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Lions Roar : September 2013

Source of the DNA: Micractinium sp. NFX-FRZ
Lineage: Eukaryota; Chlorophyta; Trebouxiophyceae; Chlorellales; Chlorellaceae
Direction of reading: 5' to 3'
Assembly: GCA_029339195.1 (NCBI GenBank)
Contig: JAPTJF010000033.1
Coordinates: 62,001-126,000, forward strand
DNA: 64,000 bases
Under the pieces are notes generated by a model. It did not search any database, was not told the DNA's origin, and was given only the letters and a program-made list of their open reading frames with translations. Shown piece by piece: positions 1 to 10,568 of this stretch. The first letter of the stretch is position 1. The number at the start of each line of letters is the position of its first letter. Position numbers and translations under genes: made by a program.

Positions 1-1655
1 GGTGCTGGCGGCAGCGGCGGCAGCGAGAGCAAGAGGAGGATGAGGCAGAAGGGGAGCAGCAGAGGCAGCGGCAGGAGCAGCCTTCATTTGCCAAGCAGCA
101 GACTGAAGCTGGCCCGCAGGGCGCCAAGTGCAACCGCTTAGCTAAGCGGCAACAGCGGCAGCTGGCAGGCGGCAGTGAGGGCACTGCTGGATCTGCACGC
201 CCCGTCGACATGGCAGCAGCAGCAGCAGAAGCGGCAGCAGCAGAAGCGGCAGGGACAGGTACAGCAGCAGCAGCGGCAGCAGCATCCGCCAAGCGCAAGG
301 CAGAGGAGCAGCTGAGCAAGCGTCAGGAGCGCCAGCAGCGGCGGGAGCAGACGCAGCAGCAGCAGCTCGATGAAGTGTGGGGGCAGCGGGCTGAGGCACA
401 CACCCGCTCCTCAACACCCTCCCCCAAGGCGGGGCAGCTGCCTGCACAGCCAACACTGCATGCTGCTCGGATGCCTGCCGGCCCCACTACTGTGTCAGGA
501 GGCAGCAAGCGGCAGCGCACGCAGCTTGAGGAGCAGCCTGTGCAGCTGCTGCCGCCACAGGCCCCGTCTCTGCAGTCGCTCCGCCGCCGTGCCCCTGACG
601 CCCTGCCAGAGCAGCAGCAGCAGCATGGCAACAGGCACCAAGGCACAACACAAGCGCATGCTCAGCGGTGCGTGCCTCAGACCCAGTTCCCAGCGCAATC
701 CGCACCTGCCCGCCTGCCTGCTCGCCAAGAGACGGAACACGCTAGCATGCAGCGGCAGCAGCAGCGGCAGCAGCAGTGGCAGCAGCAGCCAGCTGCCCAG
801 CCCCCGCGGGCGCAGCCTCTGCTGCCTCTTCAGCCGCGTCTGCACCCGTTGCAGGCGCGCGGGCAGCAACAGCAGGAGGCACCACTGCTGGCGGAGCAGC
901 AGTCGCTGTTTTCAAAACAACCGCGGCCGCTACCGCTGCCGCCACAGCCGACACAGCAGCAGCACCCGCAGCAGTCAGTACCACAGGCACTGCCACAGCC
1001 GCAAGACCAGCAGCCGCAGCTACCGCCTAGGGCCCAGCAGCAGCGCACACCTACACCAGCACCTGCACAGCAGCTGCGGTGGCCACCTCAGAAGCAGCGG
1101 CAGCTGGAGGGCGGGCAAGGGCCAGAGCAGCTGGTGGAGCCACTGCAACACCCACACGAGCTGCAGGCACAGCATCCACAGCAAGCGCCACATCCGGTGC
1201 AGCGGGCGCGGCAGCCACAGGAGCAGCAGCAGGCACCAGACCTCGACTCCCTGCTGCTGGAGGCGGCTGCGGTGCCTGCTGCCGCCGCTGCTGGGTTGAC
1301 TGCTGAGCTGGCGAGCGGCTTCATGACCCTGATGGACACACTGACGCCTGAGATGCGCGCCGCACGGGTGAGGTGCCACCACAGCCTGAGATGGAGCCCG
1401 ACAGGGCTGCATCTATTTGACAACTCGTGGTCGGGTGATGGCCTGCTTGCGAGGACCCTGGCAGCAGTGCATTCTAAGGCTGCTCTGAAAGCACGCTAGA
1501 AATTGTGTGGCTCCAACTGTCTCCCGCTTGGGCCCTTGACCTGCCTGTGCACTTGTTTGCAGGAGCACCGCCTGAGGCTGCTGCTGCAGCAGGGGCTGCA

SHAMBHALA SUN SEPTEMBER 2013 47 Someone once asked the Dalai Lama, “Do you ever get angry?” He laughed and replied, “Of course! Things happen. They aren’t what you wanted. Anger arises.” He paused and chuckled. “But,” he continued, “it does not have to be a problem.” What I understood him to mean is that the momentary constriction that blurs the mind when anger arises is quickly eased by the wisdom that anger is a normal neuronal reaction to displeasure, and not a mandate for any response other than clarity and kindness. I find that when my mind is contented it is able to assess my experience accurately. I think of it like seeing through plastic wrap. If it’s smooth, I can see through it clearly. If the plastic I am looking through is scrunched up—imagine rum- pling a sheet of Saran Wrap into your fist and then using it semi-unfolded as a lens—I’ll see distorted images and quite possibly misinterpret them. So as challenges arise in my daily life, I try to stay alert to any sense of my mind “scrunching up.” I feel it as tension, often as an invisible form of my brow furrowing, sometimes as a hint that the muscles in my upper arms have tight- ened. I think to myself, “Remember, Sylvia. Be happy. Relax. Take a breath. Smooth out your mind before you do or say anything.” I think this practice has substantially improved my life. I upset myself less. I make more wholesome decisions and less inept, impulsive ones. Sometimes, when I see my mind about to leap to an inept response and I catch it in time, I honestly feel, “Whew!” SYLVIA BOORSTEIN’s most recent book is Happiness Is an Inside Job: Practicing for a Joyful Life. The Remedy for Self-Cherishing You only have one real problem, says DZIGAR KONGTRUL RINPOCHE. Here’s how to solve it. There can be many different reasons why we are dissatisfied with ourselves, but they all really come down to one problem: self-cherishing. Self-cherishing—always putting ourselves first—has a sleazy quality that gnaws at our heart and prevents us from feeling true peace. The remedy for self-cherishing is to extend our love. When we extend the love we naturally have for ourselves to include all beings, we feel our heart being cleansed from inside out. We can relax our painful self-cherishing and strengthen our love for all beings by making this prayer: “May all sentient beings be happy, may all sentient beings have a meaningful life, may all sentient beings have the great satisfaction that they desire.” As we pray in this way, our love for one singular being—our- selves—is replaced by a universal love for all sentient beings. Notice that our love has not been altered or reduced, but it has simply been extended to include all beings. We can feel this love dissolve the self-clinging that has been gnawing at us. We begin to view all sentient beings as ourselves and a genuine love for others is born. We experience a sense of true wholesomeness and peace in the place of self-attachment. DZIGAR KONGTRUL RINPOCHE is the founder of Mangala Shri Bhuti, an organization dedicated to furthering the wisdom and practice of the Longchen Nyingtik lineage. His most recent book is Light Comes Through: Buddhist Teachings on Awakening to Our Natural Intelligence.